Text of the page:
II. Essay on New England Religious Intolerance (Draft)
[ca. 10 Jan. 1816]
you judge truly that I am not afraid of the priests. they have tried upon me all their various batteries, of pious whining, hypocritical canting, lying & slandering, without being able to give me one moment of pain. I have contemplated their order from the Magi of the East to the Saints of the West, and I have found no difference of character, but of more or less caution, in proportion to the information or ignorance of those on whom their interested duperies were to be plaid off. their sway in New England is indeed formidable. no mind beyond mediocrity dares there to develope itself. if it does, they excite against it the public opinion which they command, & by little, but incessant and teazing persecutions, drive it from among them. their present great emigrations to the Western country are real flights from persecution, religious & political. but the abandonment of the country by those who wish to enjoy freedom of opinion leaves the despotism over the residue more intense, more oppressive. they are now looking to the fleshpots of the South, and aiming at foothold there by their missionary teachers. they have lately come forward boldly with their plan to establish ‘a qualified religious instructor over every thousand souls in the US.’ and they seem to1 consider none as qualified but their own sect. thus, in Virginia, they say there are but 60. qualified, and that 914. are still wanting of the full quota. all besides the 60. are ‘mere nominal ministers unacquainted with theology.’ now the 60. they allude to are exactly in the string of counties at the Western foot of the Blue ridge, settled originally by Irish presbyterians, and composing precisely the tory district of the state. there indeed is found, in full vigor, the hypocrisy, the despotism, and anti-civism of the New England qualified religious instructors. the country below the mountains, inhabited by Episcopalians,2 Methodists & Baptists (under3 mere nominal ministers unacquainted with theology) are pronounced ‘destitute of the means of grace, and as sitting in darkness and under the shadow of death.’ they are quite in despair too at the insufficient means of New England to fill this fearful void ‘with Evangelical light, with catechetical instructions, weekly lectures, & family visiting. that Yale cannot furnish above 80. graduates annually, and Harvard perhaps not more. that there must therefore be an immediate, universal, vigorous & systematic effort made to evangelize the nation to see that there is a bible for every family, a school for every district, and a qualifi[ed’] (i.e. Presbyterian) ‘pastor for every thousand souls; that newspapers, tracts, magazines, must be employed; the press be made to groan, & every pulpit in the land to sound it’s trumpet long and loud. a more homogeneous’ (i.e. New-England) ‘character must be produced thro’ the nation.’ that section then of our union having lost it’s political influence by disloyalty to it’s country is now to recover it under the mask of religion. it is to send among us their Gardiners, their Osgoods, their Parishes & Pearsons, as apostles to teach us their orthodoxy. this is the outline of the plan as published by messrs Beecher, Pearson & co. it has uttered however one truth. ‘that the nation must be awaked to save itself by it’s own exertions, or we are undone.’ and I trust that this publication will do not a little to awaken it; and that in aid of it newspapers, tracts and magazines must sound the trumpet. yours I hope will make itself heard. and the louder as yours is the nearest house in the course of conflagration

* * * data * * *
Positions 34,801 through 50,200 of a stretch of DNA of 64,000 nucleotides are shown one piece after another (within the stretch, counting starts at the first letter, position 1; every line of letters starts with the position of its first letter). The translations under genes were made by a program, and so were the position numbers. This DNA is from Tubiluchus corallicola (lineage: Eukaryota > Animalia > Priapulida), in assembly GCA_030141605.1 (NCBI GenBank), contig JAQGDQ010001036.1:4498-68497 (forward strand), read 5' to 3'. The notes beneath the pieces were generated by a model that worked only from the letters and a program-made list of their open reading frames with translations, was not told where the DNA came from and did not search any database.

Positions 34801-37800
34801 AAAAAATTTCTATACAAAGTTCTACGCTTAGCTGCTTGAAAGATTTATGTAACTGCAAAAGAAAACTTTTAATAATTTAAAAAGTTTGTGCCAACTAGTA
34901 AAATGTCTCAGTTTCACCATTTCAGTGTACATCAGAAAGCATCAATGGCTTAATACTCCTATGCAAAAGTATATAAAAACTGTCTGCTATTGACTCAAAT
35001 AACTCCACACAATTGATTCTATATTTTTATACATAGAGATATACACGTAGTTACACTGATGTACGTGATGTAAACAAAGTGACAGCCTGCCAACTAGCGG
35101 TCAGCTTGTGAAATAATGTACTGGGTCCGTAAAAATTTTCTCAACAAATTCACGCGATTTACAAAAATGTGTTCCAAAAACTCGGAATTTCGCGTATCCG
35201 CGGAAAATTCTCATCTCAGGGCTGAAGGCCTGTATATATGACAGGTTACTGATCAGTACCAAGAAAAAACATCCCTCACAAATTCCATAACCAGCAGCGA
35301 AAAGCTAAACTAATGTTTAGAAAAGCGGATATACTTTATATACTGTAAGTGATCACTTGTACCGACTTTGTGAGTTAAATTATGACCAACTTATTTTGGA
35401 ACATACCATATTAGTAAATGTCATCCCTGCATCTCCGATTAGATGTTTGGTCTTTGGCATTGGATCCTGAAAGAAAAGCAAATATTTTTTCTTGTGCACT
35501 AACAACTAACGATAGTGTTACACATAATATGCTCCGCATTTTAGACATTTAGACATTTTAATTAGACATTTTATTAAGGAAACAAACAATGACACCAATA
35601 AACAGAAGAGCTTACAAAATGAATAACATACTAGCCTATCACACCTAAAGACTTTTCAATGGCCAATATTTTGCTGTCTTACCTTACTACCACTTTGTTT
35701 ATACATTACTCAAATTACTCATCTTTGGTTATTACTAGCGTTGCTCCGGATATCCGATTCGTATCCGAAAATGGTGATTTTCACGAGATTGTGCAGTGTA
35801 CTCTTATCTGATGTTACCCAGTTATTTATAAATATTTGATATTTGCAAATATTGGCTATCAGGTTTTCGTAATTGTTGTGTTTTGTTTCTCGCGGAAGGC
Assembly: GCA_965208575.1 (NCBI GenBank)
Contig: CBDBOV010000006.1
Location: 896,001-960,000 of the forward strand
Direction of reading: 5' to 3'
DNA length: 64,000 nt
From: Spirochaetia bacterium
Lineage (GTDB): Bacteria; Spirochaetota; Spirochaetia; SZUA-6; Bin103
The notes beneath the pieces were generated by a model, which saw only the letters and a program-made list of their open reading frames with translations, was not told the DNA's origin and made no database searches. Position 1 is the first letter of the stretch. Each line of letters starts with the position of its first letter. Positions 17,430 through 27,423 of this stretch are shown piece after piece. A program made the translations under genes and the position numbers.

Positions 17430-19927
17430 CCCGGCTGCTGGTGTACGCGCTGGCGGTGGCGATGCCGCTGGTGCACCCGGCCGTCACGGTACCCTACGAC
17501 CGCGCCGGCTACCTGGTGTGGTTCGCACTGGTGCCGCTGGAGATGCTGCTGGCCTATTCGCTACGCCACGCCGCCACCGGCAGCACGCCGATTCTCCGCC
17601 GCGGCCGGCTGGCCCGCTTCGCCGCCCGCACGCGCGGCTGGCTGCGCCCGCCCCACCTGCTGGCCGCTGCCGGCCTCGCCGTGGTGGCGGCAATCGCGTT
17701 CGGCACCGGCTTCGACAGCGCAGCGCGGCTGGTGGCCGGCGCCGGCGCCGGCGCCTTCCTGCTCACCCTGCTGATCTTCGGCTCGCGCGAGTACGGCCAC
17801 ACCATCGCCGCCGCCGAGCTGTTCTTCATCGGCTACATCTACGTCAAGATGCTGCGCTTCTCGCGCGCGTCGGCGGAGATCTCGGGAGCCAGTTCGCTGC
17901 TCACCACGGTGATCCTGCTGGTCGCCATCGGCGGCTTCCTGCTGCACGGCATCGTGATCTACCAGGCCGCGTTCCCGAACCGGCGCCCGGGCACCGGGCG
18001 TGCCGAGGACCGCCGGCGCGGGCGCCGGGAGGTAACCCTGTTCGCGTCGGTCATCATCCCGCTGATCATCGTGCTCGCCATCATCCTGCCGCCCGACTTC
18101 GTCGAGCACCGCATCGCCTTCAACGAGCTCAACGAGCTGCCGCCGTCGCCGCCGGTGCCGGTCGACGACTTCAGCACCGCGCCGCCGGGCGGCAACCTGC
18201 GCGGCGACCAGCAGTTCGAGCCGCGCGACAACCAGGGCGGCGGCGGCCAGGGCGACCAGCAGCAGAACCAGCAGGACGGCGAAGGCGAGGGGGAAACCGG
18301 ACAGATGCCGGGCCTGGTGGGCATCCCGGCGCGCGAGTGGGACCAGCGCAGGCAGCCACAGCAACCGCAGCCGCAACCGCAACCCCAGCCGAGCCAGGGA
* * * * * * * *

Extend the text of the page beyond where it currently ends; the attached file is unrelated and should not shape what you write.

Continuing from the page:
Dft (DLC: TJ Papers, 206:36599–600), extracted by Editors from FC of TJ to Horatio G. Spafford, 10 Jan. 1816; undated; torn. Tr (ViU: GT and MHi); posthumous copy, with the first two pages in ViU: GT and third page in MHi, consisting of text of entire original FC to Spafford and thus containing the same extracted material. TJ bracketed the text printed above to indicate that it was omitted from the RC to Spafford, and these brackets are also in the Tr.
TJ here quotes and paraphrases from the plan as published by messrs beecher, pearson & co., enclosed in Benjamin Waterhouse to TJ, 14 Dec. 1815.
1. Preceding two words interlined.
2. Tr (portion at MHi) begins with this word.
3. Word interlined.
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